Tuesday night at The Bro’kin Yolk, which typically serves breakfast and lunch items, had transformed into a private dining room for 50 people. Crowding the kitchen were 5 chefs doing a last minute check on the food and logistics for the evening. Over on the other side, a crowd of hungry diners chatted in excitement and patiently waiting for the Filipino dinner to begin.
It was the second evening of a 2-day pop-up dinner organized by Sarap YYC, featuring talented local and out-of-town chefs to bring the best contemporary Filipino dishes to Calgarians. The Filipino dinner, which costed $75 for a 10-course meal, was sold-out incredibly quickly after its announcement on social media. I’ve been joyfully hooked on Filipino dishes ever since Kev and I visited the Philippines for our honeymoon not too long ago. I still vividly remember the pungent aromas and bold flavours of the chicken adobo, lechon kawali, and pancit, which make me drool just thinking about them. Thus, as soon as I heard the news, I quickly snatched up tickets in hopes of rekindling my love affair with Filipino food!
If you don’t know beans about Filipino cooking, don’t worry. Consider this post a little introduction to Filipino cuisine. I promise, by the time you finish reading, you’ll be inspired to try it yourself!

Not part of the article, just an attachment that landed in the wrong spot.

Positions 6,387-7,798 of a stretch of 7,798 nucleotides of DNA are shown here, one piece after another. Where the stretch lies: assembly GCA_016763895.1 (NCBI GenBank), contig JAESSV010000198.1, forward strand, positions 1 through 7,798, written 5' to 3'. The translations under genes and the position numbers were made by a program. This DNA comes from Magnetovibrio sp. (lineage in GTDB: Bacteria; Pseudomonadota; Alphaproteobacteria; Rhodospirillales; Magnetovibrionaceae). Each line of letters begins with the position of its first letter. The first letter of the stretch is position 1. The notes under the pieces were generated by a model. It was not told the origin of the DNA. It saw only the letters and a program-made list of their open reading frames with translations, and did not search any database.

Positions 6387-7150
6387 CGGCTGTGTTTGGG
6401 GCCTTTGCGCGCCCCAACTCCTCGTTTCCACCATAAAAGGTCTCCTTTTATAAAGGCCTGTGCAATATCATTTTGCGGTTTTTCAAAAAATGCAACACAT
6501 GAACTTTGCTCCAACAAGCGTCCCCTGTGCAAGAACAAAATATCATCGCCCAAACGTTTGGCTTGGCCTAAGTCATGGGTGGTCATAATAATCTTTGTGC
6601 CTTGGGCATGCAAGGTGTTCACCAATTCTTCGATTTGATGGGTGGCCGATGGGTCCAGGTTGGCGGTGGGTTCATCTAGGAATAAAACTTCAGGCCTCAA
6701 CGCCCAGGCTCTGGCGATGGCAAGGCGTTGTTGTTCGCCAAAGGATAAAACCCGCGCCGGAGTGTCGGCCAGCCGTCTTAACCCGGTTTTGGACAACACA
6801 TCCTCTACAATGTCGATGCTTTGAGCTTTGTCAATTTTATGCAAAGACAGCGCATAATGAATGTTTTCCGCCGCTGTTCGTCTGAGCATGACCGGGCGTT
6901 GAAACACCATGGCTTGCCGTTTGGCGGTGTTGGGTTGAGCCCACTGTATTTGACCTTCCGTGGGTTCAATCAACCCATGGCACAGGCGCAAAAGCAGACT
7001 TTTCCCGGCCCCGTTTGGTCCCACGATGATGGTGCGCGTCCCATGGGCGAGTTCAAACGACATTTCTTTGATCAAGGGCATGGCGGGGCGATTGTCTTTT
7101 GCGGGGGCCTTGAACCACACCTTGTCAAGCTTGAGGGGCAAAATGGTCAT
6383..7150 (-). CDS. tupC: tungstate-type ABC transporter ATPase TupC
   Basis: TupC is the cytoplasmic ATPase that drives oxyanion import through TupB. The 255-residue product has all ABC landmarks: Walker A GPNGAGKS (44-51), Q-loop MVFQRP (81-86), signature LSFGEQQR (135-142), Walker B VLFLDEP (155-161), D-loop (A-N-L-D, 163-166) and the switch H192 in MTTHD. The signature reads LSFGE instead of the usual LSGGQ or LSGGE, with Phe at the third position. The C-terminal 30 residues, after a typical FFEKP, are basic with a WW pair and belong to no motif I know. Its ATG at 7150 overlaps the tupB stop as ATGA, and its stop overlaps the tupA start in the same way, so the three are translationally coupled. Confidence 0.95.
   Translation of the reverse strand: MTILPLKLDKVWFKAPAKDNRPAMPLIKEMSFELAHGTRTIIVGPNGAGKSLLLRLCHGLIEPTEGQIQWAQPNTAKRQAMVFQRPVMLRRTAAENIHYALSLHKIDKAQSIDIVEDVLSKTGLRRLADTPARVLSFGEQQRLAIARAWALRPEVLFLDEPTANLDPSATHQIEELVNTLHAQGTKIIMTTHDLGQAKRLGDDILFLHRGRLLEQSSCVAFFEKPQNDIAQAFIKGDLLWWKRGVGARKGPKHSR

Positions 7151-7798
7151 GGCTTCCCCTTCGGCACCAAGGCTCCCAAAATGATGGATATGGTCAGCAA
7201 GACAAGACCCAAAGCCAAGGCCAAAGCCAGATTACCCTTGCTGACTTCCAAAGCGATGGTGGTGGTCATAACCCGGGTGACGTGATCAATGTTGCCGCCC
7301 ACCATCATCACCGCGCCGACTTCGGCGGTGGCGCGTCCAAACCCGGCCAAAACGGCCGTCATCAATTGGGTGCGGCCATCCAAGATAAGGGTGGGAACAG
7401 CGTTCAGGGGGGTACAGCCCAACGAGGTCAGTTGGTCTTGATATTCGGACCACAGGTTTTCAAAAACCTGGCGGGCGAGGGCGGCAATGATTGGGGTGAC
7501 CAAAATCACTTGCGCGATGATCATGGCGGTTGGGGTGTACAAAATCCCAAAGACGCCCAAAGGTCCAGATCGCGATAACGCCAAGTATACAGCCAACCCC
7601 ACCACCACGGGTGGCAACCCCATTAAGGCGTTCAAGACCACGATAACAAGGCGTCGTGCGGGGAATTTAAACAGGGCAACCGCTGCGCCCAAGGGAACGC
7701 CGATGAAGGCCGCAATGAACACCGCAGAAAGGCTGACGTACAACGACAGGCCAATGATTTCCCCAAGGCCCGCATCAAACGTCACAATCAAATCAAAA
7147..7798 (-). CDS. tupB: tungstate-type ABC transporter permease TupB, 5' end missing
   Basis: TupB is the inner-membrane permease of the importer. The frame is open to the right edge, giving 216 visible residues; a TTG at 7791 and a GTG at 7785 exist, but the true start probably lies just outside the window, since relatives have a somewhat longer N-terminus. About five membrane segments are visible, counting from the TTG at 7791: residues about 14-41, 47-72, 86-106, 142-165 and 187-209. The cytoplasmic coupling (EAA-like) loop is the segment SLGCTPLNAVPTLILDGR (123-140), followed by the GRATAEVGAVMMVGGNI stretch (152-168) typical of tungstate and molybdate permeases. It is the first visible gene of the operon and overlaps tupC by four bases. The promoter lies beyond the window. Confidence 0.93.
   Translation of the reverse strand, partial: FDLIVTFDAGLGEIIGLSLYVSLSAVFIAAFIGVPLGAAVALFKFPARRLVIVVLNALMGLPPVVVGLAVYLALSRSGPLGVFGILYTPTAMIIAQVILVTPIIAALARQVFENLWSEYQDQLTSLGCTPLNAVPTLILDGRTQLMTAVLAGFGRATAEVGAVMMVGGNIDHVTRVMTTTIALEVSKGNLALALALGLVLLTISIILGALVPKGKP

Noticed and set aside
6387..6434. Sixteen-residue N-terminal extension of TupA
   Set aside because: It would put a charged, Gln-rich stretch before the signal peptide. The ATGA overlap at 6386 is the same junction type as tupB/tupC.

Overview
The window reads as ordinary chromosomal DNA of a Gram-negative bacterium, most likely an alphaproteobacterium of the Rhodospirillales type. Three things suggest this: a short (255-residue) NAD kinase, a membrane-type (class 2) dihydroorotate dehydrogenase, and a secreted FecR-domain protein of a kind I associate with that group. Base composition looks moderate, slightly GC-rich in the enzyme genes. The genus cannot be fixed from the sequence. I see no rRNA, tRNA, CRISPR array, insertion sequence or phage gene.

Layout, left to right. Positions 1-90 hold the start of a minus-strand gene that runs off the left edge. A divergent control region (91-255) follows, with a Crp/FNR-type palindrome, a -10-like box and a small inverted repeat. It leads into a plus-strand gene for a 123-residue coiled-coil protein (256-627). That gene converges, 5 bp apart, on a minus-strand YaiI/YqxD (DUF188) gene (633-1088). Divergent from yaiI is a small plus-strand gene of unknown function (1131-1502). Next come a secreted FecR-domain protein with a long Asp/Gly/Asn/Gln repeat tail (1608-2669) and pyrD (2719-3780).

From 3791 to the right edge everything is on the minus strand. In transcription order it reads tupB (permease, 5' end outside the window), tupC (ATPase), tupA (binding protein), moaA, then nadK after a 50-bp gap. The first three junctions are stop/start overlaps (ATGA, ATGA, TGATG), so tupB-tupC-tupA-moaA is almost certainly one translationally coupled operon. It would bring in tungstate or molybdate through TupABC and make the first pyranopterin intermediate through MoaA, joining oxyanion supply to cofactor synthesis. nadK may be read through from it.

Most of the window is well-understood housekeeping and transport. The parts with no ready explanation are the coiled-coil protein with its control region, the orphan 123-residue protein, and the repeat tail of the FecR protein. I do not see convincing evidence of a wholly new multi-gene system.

First Things First, What is Filipino Food?
There’s no better word than “fusion” to describe this particular Southeast Asian cuisine. A history of colonization and trading relations has shaped the Philippines into a multicultural nation. The cuisine reflects the blending of these varied cultures from both the East (e.g., Chinese and Malay) and the West (e.g., Spanish and American). Of course, the cooking styles and seasonings vary from region to region, but you can always expect a bold combination of sweet, sour and salty flavours to be found in Filipino dishes, with coconut and vinegar being the two most common ingredients.
The Tikim Dinner
Back to the event, chefs were busy sharpening knives and heating up pans, ready to get the dinner rolling! Without further ado, let me present to you the 10 dishes, created by Chef Jay Del Corro from Eats of Asia, Chefs Saturnino Ong Jr. & John Nidua from Oohmami, Chef Jeffrey Lazaro Carlos from The Bro’kin Yolk, and Chef Allan Pineda from Baon Manila Nights, who flew in all the way from Winnepeg. Let’s tikim (meaning “to taste” in Tagalog)!
1st course: Ukoy